At the intersection of writing and life with the author of the Cameron Ballack mysteries

Saturday, March 30, 2013

Read Like Your Life Depends On It, Because It Does!

Sometimes people ask me what helps me to write effectively.

First of all, I have to be pleased by the compliment. When you get someone assuming you write well, hold on to those comments with a death grip. But some people want to know. Is it thinking through characters? Plot? Planning and organizing well? Those can help. But the reason why I got into writing seriously was that (seriously!) I woke up one day and said "I want to write a book and I think I can." Simple self-motivation like that plays a role, too. Yet what puts the gas in the writing tank is disarmingly more simple than that.

What makes someone an effective writer? Read. Read like your life depends on it.

The reason is the principle of causality: What is in the effect must be present in the cause. Therefore, if I want to write well, I must read relentlessly.

I won't exhaustively comment on every reason therein, but a few sprinkles of insight never hurt us.

For writers:
1- Reading a wide range of genres widens your writing skills. There's an internal conversation going on in your mental wiring (much of which we're not privy to) that slyly suggests "Maybe you should try a little of that..."
2- Reading novels especially assists writers because we get to see what works and doesn't work. We need to understand the right ways to create dialogue, plot, characters, and setting. We need to get a sense of when to insert flashback or foreshadowing and how to build conflict toward a story's apex.
3- Reading helps smack and crush writers' block. Imagination gets fired white-hot and we derive inspiration.
4- We find there is so much more we can learn from others. Perhaps we discover reading improves our own fluency and vocabulary. Maybe we tap in to the human condition that much more. Any little angle helps tremendously.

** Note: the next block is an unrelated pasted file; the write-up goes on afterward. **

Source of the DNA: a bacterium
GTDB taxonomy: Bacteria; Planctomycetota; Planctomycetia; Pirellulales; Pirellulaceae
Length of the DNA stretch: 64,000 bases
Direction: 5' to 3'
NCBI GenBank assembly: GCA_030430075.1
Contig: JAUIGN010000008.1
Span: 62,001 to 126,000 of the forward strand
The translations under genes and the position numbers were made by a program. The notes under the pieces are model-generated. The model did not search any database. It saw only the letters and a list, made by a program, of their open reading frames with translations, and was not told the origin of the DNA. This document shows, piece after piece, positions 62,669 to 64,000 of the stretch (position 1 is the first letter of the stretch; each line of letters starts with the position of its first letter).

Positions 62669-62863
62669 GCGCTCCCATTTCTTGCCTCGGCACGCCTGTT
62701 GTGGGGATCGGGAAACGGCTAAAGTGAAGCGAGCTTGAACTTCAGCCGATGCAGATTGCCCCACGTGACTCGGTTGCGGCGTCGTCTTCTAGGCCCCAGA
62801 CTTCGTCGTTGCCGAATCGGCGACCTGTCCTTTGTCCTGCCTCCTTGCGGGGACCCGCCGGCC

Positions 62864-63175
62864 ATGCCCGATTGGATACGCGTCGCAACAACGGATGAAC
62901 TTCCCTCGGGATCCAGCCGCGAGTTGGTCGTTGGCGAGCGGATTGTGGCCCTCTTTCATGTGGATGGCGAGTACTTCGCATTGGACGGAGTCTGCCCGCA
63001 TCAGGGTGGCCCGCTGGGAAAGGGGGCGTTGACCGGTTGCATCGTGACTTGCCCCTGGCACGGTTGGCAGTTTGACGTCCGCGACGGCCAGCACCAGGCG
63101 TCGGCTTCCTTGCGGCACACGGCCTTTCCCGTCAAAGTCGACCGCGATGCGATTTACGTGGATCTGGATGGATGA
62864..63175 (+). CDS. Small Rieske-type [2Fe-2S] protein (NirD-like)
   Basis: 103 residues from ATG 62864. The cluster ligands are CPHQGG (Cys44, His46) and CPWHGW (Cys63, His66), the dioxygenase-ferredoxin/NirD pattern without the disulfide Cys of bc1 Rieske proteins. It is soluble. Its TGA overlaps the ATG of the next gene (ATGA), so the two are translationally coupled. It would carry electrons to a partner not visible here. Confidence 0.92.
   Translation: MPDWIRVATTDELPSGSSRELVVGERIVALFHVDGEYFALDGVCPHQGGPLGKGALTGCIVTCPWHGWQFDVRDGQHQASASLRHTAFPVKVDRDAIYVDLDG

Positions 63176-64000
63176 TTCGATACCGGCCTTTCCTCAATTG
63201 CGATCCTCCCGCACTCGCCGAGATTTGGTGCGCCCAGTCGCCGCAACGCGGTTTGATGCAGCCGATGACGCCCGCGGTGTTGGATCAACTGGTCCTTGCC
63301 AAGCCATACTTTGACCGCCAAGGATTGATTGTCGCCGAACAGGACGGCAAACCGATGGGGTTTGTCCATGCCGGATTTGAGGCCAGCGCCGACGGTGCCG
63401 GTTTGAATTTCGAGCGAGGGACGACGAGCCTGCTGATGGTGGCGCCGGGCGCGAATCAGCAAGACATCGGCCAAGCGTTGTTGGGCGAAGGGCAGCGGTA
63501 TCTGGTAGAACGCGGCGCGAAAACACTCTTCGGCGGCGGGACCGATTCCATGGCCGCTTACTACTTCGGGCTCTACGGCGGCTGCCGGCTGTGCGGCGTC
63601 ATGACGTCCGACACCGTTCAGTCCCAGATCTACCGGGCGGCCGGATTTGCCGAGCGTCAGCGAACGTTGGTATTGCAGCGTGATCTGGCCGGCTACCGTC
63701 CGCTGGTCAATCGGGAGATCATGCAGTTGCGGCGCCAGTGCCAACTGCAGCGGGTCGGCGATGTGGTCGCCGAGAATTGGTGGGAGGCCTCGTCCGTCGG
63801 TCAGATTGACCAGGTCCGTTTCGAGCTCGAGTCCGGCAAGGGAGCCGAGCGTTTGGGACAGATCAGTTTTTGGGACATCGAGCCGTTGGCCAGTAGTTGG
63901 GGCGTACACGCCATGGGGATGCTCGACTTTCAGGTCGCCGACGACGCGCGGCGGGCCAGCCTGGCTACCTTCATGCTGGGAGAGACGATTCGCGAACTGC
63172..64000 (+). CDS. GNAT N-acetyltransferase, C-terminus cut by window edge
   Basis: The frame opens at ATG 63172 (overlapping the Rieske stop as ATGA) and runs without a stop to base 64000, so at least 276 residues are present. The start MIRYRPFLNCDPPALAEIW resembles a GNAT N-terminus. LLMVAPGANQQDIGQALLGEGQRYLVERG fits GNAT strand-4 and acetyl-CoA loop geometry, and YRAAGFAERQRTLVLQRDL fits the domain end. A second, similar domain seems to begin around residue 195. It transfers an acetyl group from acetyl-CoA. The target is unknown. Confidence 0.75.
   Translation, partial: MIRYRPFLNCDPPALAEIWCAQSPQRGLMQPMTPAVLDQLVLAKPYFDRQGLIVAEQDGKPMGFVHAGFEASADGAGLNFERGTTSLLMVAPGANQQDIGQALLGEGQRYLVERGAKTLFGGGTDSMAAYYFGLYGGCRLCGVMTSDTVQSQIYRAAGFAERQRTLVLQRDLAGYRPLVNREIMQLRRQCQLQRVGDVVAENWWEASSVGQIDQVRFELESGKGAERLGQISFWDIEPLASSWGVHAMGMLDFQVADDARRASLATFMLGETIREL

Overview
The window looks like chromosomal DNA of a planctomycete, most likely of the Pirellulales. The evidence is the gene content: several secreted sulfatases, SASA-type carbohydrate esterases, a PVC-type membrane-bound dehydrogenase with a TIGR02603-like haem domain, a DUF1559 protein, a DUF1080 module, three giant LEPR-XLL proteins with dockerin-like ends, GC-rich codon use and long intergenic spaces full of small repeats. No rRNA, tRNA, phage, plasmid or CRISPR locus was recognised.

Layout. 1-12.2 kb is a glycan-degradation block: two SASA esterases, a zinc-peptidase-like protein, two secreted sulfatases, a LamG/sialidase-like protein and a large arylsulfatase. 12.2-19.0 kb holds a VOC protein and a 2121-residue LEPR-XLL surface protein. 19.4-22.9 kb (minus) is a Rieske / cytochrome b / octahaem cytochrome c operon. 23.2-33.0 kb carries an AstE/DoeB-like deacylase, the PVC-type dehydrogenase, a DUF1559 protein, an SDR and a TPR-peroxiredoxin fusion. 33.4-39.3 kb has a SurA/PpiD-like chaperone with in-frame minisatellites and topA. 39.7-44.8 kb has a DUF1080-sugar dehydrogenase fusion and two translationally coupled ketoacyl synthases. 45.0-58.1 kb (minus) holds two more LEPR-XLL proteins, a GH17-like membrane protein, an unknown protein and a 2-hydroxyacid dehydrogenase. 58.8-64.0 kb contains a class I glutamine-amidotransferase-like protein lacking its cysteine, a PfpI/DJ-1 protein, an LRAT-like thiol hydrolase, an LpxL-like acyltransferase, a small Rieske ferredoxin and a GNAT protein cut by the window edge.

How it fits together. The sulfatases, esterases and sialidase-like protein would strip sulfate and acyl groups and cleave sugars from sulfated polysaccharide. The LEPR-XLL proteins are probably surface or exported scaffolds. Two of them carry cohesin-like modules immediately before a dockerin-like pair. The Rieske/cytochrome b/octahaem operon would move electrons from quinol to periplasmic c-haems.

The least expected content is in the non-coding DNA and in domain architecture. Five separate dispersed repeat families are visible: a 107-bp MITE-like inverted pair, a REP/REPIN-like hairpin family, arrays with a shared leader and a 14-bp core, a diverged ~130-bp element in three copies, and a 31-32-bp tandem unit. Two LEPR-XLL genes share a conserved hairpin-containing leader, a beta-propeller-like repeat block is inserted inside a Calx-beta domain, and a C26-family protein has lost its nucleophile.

But what if you're not a writer? What then?

You don't get off the hook.
1- There's more you can do than endlessly and rootlessly cruising Facebook and Twitter, playing Ruzzle, and snapchatting. Don't get me wrong. The Internet is here to stay, and there are many benefits from the Web. However, technology can also give us more chaos (much of it self-inflicted) in our lives [Yes, I am fully aware of the irony of saying this on the Internet], and reading a book diverts you from that discombobulation, frees your mind, exercises the neural pathways in your brain, and instills peace from the practice of slowing down your life.
2- Your imaginative powers get a major anabolic steroid-like shot. You are taken into another world, but you also are invited to create the world for yourself in your mind and soul.
3- Reading also stretches your attention span, empowers you to sit still for longer periods, and strengthens your ability to sustain quality conversations by improving your active listening skills. Because you have constructed your ability to read stories, you are able to enjoy listening to others share their mini-narratives (what happened during their day, for example) to you.
4- Finally--and probably the best reason--you understand yourself better. You tap into your responses and emotions more deeply through reading. You make logical connections between words and life. You become both a better thinker and a better feel-er.

All good reasons if you ask me. One of the best ways to function in this world is to go into another one through a good book. What's stopping you?


Andy said...

Great post. Thanks. I just picked up an autobiography of Steve Martin the other night and couldn't put it down for over an hour. It was truly refreshing.

Luke H. Davis said...

Thanks, Andy. The more we teach, the more I discover how little reading actually goes on. Students use SparkNotes like its a badge of honor. We can turn the tide, but it'll be a gargantuan effort.